Check the license
I am aware of a global enterprise that saved $4 million in hardware through virtualization, but it cost them $52 million in a resulting software license compliance issue -- Amy Konary, IDC vice president of software licensing and provisioning
There are often applications or operating systems that do not allow virtualization, either through their license or support agreements. This means it is important to double-check the license and support contract before you make any assumptions.
If an important program doesn’t state whether virtualizing their product is acceptable or not, check with the company to be sure. If you can’t get a straight answer, it’s usually better to be safe than sorry and keep it physical rather than virtualized.
Make sure you don’t skip checking the licensing information because you don’t think that it’s important. According to Flexera Software, “43 percent of organizations do not have sufficient processes and automation in place to manage their virtual licenses, placing them in substantial risk of failing out of compliance with their software licenses.”
Later in that article, Amy Konary, IDC's vice president of software licensing and provisioning, explained, “In one instance, I am aware of a global enterprise that saved $4 million in hardware through virtualization, but it cost them $52 million in a resulting software license compliance issue.”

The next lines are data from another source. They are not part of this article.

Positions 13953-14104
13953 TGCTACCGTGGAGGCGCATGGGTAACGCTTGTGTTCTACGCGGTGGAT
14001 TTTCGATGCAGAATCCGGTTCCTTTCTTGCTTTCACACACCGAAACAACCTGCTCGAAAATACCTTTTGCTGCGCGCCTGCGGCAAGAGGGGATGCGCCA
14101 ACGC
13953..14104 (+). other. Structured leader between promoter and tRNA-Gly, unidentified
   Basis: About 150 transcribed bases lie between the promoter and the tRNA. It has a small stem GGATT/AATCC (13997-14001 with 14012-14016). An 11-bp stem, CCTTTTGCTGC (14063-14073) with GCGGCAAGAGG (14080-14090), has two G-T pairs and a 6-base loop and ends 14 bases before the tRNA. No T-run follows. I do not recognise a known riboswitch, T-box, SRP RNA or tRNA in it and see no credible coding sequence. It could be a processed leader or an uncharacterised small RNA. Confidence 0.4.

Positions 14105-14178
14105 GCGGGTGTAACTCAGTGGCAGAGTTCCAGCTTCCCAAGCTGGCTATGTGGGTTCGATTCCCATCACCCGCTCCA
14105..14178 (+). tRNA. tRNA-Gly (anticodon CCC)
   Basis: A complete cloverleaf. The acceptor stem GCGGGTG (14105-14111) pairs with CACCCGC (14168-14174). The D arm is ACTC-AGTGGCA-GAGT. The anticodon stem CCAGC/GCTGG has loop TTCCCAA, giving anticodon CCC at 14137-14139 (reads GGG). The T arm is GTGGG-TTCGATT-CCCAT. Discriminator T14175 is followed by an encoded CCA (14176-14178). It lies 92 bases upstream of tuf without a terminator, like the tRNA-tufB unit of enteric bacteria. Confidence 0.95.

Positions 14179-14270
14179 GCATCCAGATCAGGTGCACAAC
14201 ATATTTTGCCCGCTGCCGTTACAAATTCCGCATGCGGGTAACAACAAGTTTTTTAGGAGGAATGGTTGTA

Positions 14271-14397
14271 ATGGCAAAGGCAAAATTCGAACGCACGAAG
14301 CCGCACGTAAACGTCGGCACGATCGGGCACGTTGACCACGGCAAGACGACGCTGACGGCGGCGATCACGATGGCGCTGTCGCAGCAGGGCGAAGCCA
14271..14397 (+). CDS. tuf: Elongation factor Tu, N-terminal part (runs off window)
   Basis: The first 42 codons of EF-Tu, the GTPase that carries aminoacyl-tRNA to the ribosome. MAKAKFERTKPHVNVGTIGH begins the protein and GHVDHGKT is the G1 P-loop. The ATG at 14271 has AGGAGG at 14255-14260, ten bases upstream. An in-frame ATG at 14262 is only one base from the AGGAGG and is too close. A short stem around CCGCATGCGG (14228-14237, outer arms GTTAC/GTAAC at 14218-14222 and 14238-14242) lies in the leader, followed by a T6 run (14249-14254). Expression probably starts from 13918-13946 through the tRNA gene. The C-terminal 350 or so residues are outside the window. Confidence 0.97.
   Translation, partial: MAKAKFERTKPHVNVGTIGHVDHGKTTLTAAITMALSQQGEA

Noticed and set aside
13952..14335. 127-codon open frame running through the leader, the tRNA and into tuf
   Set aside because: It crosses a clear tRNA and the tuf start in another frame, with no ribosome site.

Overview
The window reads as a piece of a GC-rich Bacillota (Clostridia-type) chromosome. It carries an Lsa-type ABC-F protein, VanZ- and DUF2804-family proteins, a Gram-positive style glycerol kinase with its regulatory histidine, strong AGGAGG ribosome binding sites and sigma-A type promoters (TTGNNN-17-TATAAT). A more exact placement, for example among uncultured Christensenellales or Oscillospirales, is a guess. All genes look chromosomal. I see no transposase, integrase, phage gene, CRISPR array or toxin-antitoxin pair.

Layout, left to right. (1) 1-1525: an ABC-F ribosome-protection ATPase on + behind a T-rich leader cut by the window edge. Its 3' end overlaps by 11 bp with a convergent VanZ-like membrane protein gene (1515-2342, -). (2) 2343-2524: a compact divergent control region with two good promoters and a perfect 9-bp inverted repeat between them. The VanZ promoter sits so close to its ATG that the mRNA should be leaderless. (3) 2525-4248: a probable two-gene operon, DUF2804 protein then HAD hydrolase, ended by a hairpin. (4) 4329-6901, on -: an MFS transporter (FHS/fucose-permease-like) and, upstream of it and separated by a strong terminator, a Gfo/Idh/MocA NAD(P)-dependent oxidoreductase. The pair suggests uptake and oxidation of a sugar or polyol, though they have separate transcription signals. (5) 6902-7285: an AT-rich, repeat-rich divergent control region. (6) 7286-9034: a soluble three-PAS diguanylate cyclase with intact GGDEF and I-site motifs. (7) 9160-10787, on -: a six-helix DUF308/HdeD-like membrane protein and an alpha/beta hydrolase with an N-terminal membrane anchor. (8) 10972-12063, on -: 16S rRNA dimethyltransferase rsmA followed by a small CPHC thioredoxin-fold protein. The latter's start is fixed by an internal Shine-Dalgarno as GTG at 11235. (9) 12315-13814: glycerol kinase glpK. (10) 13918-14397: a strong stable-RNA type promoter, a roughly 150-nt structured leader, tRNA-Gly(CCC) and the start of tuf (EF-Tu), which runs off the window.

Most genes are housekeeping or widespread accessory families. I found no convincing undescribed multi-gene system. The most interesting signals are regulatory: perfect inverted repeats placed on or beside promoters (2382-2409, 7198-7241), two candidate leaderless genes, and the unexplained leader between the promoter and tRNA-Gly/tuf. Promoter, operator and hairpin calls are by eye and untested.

As you can see, understanding and respecting licensing info is certainly important. Also, as if the potential negative costs involved weren’t enough, you wouldn’t have any possibility of getting help from the vendor when necessary if you virtualize their product without permission.
Have secure information?
Virtualization brings its own security concerns with it. While these concerns could be in an article all on their own, one case is particularly relevant. If you have any information that you would prefer staff members not to see, it could be riskier virtualized.
This depends on how much control your admins or staff have while working with the VMs. For example, certain staff members may be able to control the host systems, therefore getting past any permissions you may have set up to restrict other users.
While virtualization can be extremely secure if managed properly, you should wait to virtualize extremely sensitive information, at least until you have a firm grasp of the potential vulnerabilities.
Do you really need to?
Yes, virtualization is a great technology that can bring many benefits. Yet, you have to keep in mind that there is time involved, as well as a learning curve when training in a new technology.
This means that while you’re getting everything up and running, do not virtualize anything that is particularly important because there is the possibility that it will fail while you are learning and adjusting.
Essentially, once you understand when and how to virtualize servers and applications, you can maximize your resources, save money, and simplify certain tasks. However, take the time for good training, documentation, and an in-depth understanding of your environment. With this, you can plan the best balance of physical and virtual computing for your company.